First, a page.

Rise in fungal infections illustrates risks of antimicrobial resistance
Roula Khalaf, Editor of the FT, selects her favourite stories in this weekly newsletter.
Silvia Corcione had a nagging suspicion about a patient who kept on developing fevers, no matter what therapies her infectious-disease team administered.
“We knew he was infected with Candida [a fungus], but we did not know which species,” recalls Corcione, a doctor at Turin’s City of Health and Science hospital. She worried about the infection spreading through the hospital while tests were carried out.
It was eventually established that the species was Candida auris, which is often drug-resistant and has spread across the world since first being identified in Asia in 2009. It was also the first time Corcione encountered it. Antifungal therapy managed to clear the infection, but the patient still died because of other clinical factors.
This episode shows the growing danger of antimicrobial drug resistance, which is now found not just with bacteria but also viruses, fungi and parasites.
Candida auris is usually not a threat to healthy people, and can live on the skin without causing an infection.
But it is dangerous for those in poor health. It mainly spreads in healthcare facilities among people with severe health problems. About one in three of those who contract it pass away. In March, the US Centers for Disease Control issued a warning saying it classified the pathogen as an “urgent” threat.
“The rapid rise and geographic spread of cases is concerning and emphasises the need for continued surveillance, expanded lab capacity, quicker diagnostic tests, and adherence to proven infection prevention and control,” said Meghan Lyman, a CDC epidemiologist, at the time.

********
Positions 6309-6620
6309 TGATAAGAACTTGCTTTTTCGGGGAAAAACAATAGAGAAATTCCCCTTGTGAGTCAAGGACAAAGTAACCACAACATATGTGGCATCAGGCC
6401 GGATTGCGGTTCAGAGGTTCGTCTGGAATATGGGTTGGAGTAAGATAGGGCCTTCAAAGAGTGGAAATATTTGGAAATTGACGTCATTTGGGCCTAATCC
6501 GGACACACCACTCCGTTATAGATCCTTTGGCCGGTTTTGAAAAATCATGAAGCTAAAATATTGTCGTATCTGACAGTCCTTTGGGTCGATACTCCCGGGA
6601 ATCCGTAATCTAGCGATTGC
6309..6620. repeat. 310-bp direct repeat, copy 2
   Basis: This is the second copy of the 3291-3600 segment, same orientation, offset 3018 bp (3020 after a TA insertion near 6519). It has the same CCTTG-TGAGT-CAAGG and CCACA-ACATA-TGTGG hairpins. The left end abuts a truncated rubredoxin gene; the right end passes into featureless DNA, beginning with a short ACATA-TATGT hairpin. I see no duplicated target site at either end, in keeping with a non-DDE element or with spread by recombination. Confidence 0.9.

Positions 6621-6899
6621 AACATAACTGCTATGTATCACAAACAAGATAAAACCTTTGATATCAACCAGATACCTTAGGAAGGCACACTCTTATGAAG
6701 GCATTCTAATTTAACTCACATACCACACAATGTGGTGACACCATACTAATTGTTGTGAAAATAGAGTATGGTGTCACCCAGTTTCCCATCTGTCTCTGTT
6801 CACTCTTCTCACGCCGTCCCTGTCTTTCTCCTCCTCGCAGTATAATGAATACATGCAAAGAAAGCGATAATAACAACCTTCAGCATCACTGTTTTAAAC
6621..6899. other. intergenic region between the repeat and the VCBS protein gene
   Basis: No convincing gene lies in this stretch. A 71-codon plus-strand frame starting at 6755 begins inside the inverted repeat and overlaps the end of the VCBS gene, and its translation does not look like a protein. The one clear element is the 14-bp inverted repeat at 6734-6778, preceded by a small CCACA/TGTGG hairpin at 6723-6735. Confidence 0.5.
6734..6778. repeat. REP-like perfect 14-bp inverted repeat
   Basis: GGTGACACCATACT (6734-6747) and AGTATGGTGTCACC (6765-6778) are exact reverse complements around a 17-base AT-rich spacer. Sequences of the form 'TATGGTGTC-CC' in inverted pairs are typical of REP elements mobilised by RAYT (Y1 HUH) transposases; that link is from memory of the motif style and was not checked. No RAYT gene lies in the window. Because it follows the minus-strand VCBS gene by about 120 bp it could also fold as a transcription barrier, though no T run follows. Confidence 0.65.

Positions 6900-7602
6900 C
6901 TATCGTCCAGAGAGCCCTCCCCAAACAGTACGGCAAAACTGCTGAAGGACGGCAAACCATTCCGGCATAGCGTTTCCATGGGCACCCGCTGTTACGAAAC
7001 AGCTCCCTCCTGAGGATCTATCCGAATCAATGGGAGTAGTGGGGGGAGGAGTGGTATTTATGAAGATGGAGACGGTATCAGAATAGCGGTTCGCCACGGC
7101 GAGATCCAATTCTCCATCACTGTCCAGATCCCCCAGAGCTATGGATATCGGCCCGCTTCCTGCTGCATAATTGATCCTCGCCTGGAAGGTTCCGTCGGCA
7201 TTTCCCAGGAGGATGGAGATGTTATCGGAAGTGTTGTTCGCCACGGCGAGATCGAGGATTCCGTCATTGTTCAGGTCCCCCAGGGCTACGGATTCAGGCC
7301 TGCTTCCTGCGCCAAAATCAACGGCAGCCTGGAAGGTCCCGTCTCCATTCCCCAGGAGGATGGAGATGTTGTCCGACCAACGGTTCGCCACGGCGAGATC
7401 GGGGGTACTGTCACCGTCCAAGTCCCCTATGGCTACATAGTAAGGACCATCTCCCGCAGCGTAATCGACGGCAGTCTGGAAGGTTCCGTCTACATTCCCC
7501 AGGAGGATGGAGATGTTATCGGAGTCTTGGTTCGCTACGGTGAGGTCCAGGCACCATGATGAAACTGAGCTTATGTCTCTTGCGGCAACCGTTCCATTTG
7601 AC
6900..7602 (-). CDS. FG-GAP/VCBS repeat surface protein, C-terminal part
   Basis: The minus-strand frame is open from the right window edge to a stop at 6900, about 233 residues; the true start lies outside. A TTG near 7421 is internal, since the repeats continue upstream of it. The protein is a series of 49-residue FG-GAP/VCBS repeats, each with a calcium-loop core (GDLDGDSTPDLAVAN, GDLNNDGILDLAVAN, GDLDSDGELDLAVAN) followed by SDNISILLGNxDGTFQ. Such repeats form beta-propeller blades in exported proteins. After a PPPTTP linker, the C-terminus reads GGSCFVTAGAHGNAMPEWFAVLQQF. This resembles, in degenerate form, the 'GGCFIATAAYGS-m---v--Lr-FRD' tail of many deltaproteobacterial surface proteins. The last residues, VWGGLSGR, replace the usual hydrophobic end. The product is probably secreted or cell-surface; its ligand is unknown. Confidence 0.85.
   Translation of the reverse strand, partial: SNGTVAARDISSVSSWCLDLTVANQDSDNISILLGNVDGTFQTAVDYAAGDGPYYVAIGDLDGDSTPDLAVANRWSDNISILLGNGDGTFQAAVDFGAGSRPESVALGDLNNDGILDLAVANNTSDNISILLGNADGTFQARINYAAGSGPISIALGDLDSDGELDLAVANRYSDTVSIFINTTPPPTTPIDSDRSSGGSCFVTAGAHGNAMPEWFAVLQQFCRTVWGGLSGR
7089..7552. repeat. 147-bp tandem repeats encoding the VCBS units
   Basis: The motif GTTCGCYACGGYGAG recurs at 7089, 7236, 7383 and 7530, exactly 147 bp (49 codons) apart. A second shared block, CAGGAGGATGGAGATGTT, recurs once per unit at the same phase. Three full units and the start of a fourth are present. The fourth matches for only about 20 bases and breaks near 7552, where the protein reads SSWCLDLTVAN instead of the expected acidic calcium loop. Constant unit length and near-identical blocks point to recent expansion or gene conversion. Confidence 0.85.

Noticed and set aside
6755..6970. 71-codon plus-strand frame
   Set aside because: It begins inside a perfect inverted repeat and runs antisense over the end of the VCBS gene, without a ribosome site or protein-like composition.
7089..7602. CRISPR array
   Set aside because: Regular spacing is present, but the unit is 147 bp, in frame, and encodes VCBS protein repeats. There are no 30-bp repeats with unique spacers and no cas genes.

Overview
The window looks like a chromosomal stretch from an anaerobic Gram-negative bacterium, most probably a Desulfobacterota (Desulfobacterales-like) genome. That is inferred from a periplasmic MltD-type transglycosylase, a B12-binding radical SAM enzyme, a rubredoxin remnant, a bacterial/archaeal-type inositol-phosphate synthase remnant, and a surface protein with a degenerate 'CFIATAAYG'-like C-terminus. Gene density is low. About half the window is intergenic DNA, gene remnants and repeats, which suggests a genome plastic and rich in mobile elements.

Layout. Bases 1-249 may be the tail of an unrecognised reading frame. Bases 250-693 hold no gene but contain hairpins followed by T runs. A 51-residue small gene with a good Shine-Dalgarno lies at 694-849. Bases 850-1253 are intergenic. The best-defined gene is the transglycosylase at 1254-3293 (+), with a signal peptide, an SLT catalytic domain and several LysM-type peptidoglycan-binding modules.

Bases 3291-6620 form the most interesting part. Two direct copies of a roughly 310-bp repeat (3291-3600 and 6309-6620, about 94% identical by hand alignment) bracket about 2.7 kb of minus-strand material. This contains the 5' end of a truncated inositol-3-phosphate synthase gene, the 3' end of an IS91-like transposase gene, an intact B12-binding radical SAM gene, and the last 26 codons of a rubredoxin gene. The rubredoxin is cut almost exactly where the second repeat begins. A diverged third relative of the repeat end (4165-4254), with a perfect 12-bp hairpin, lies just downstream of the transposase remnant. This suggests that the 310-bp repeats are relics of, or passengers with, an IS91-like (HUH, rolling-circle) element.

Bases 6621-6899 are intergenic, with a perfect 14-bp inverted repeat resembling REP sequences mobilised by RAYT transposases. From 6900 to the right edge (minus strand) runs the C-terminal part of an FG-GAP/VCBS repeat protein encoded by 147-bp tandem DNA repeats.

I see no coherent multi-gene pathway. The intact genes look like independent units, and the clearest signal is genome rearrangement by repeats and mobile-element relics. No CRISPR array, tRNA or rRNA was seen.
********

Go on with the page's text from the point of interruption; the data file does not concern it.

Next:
Candida auris is also on the World Health Organization’s list of priority pathogens. Last year, it said that there were “only four classes of antifungal medicines currently available, and few candidates [are] in the clinical pipeline. Most fungal pathogens lack rapid and sensitive diagnostics and those that exist are not widely available or affordable globally”.
The consequences of poor drug prescribing practices and lack of diagnostics were demonstrated during the Covid-19 pandemic in India. The overprescription of steroids, which weaken the immune system, to treat Covid led to a swell of cases of “black fungus” or mucormycosis. This starts in the nose and quickly spreads to the eyes and brain, and has a high fatality rate. Drugs to treat it were in short supply and the WHO had to step in, calling for supplies to be boosted and prices to be lowered.
Javier Guzman, the director of global health policy at the Center for Global Development, says that medics “who are at the frontline normally don’t see a lot of fungal infections, because there’s no awareness and there’s no testing and you get to [diagnosing] it after many rounds of misdiagnosis”. He warns: “It’s not so much the future [threat] as it is the present. But clearly, this is only going to increase.”
He explains that part of the problem is the rise of highly effective and potent drugs that suppress immune system activity in patients for whom there is a benefit, but which also have the unintended consequence of making them a potential host for fungi that would normally not pose a threat.
Another issue, which he acknowledges is not yet measured, is the rise of climate change. “It’s known that, in warmer more humid climates, you do have more infections, you do have more resistance, you do have more of the right environment for infections to thrive.”
As with most health policy issues, the key is to shift from short-term to long-term thinking, he argues — for example, by focusing on accurate diagnostics and effective treatments that address fungi not seen before. “It’s about looking at fungal infections like a neglected issue,” he suggests. “The armamentarium [treatment range] is not growing, it’s actually shrinking because of the resistance issue.”